mixing plaster with paddle

Apply First Coat

Put some plaster on a hawk board and use that to push the plaster onto the wall. Spread the plaster upwards as evenly as you can. Work in small sections, starting at the bottom and finish each section before you move onto the next. Use small amounts of plaster and lots of pressure as this will give the smoothest look and help to avoid excess plaster falling from the wall.

plaster walls first coat


Leave the plaster to dry for about 20 minutes and then get rid of any lumps and bumps by smoothing it over with a trowel. The corners and edges might need some attention at this time as well, and a wet paintbrush can be useful to help you get these right.


You need to apply a second coat of plaster and the easiest way to make sure this adheres to the first is to scrape the first coat. There is a tool specially designed for this job, which is known as a devilling float or plasterer float, or you can grab a fork from the kitchen and do it with that.

Apply The Second Coat

The second and final coat of plaster should be mixed a bit thinner and should not really be any more than 2mm thick. Leave it to dry slightly and then add some water to the surface to make it easier to make it smooth. Finish off by running a clean float over the entire wall to flatten out any lumps and bumps.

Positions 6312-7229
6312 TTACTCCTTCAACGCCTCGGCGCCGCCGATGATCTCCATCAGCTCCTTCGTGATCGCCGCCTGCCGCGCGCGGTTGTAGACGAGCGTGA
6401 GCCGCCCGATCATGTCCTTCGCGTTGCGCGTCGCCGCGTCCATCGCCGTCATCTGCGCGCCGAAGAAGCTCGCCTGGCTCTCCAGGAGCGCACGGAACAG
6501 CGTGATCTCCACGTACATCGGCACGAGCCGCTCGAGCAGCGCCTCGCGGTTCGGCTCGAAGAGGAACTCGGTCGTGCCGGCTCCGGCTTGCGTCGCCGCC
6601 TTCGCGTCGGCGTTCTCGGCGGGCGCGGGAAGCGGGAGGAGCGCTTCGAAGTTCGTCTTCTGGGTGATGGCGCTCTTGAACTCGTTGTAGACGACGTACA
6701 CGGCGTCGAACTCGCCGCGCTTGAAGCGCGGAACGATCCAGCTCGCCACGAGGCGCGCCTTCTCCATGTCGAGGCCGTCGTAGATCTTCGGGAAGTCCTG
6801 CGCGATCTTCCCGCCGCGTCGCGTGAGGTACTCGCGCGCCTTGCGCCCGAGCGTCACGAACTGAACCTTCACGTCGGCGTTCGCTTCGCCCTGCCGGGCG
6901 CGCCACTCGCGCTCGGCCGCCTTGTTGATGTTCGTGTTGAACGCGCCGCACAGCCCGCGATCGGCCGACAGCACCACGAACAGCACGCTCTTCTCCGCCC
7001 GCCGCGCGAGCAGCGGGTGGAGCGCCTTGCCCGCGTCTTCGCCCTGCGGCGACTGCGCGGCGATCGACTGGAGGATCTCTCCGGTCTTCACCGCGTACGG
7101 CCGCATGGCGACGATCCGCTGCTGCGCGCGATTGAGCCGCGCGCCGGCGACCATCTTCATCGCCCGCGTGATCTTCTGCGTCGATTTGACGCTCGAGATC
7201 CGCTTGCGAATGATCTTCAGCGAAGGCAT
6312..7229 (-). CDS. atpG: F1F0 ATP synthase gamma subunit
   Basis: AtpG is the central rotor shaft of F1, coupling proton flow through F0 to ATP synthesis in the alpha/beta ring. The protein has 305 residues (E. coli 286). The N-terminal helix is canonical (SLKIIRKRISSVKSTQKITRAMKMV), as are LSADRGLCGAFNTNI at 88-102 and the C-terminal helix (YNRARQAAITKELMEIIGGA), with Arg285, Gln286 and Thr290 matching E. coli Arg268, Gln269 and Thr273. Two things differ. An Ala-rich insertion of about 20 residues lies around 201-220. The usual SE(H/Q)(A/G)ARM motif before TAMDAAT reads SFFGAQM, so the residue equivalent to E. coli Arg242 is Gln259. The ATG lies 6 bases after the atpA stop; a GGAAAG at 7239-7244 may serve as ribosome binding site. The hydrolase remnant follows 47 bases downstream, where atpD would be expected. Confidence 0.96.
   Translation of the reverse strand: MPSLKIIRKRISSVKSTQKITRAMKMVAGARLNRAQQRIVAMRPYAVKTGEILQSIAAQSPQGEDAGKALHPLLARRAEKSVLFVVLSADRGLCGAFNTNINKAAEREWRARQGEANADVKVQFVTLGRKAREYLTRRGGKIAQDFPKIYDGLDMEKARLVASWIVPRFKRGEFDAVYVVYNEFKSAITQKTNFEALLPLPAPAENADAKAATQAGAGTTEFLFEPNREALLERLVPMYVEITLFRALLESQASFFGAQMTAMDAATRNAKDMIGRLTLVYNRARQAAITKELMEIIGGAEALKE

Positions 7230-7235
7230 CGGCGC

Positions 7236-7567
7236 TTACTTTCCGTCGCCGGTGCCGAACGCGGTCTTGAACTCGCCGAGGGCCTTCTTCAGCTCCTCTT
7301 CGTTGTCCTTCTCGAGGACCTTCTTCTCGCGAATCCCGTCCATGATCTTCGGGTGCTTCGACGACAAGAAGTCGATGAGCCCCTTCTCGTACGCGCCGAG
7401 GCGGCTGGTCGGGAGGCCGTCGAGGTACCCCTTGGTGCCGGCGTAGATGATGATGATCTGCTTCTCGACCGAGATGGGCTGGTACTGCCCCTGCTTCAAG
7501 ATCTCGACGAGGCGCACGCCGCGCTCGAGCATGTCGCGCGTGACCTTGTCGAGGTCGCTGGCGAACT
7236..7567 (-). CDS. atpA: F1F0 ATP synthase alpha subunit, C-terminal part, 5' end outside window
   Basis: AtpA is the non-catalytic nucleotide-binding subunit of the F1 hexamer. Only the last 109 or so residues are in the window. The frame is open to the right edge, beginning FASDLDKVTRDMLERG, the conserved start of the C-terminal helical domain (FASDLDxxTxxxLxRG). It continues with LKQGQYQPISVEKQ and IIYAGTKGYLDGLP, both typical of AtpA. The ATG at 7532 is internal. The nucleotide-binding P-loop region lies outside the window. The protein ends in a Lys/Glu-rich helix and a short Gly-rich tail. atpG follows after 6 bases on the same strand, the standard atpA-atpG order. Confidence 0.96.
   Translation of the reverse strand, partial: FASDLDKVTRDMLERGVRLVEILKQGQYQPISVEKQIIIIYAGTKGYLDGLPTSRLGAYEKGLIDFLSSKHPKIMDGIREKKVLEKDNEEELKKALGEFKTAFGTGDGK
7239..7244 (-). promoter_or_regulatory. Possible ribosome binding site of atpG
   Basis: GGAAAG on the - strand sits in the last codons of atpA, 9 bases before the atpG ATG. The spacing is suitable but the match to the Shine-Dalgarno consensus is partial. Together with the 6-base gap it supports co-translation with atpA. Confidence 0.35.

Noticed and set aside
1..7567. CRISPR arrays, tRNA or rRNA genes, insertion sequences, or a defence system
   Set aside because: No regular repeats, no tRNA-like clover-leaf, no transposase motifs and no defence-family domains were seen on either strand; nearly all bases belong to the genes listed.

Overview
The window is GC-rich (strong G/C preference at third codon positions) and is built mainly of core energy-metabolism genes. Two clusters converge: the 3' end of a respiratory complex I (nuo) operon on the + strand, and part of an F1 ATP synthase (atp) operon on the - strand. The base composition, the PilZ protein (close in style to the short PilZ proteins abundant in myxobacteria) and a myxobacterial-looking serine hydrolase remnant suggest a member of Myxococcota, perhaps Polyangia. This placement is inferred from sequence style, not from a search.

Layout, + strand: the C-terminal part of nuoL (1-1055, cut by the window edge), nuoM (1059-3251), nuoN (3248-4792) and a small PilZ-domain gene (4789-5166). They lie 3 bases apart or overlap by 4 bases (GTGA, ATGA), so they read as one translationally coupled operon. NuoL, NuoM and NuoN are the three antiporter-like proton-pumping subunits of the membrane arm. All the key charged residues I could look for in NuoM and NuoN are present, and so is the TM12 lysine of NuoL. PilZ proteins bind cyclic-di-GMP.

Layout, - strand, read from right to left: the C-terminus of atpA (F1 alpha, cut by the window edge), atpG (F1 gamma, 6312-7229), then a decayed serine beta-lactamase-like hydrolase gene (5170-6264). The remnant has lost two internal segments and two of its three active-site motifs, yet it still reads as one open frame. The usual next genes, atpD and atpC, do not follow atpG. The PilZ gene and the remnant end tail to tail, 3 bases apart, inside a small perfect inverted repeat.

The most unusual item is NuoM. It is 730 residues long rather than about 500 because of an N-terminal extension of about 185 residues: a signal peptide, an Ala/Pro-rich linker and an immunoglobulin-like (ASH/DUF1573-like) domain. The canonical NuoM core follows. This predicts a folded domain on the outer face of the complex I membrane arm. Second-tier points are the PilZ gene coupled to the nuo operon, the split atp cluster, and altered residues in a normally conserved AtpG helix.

second coat of plaster

Leave it to dry completely and then use sandpaper to get rid of any excess plaster around the edges.

Drying times

The drying time for plaster can vary depending on several factors, including the type of plaster used, environmental conditions and the thickness of the plaster layer. As a general guideline, plaster typically takes about 48 – 96 hours to dry. However, it’s important to note that thicker layers or high humidity levels may prolong the drying process.

Here are some examples of my well ventilated garden room during summer.

24 hours of plaster drying
24 hours drying
48 hours of plaster drying
48 hours drying
72 hours of plaster drying
72 hours drying

During the drying period, it’s crucial to allow proper ventilation in the room to facilitate the drying process and prevent excessive moisture buildup. It’s also recommended to avoid touching or disturbing the plaster while it’s drying to prevent any damage or imperfections.

To ensure that the plaster is completely dry before proceeding with further work, you can perform a touch test. Gently touch the surface of the plaster with the back of your hand. If it feels cool or damp, it’s an indication that it’s still drying. Once the plaster feels dry and slightly warm to the touch, it’s likely ready for the next steps, such as sanding, painting, or applying additional finishes.

Painting plaster

The wall is now ready to be wallpapered or painted. If you are going to paint it, apply an undercoat first to seal the plaster, or your paint will just sink into it and could crack as it dries too quickly.  If you are papering, apply a couple of coats of wallpaper adhesive and leave it to dry before hanging the paper. This will act as a bond between the two.

I painted my walls. To do so, the first layer of paint was mixed 50/50 with water. This allows the dry plaster to absorb some of the water as it dries which prevents cracking and uneven textures.

watered down paint on plaster

You can then finish painting the walls with normal matt emulsion paint.

painted plastered walls

And here’s an example of a finished garden room.

painted plastered walls finished garden room

You can read all about this garden room build here: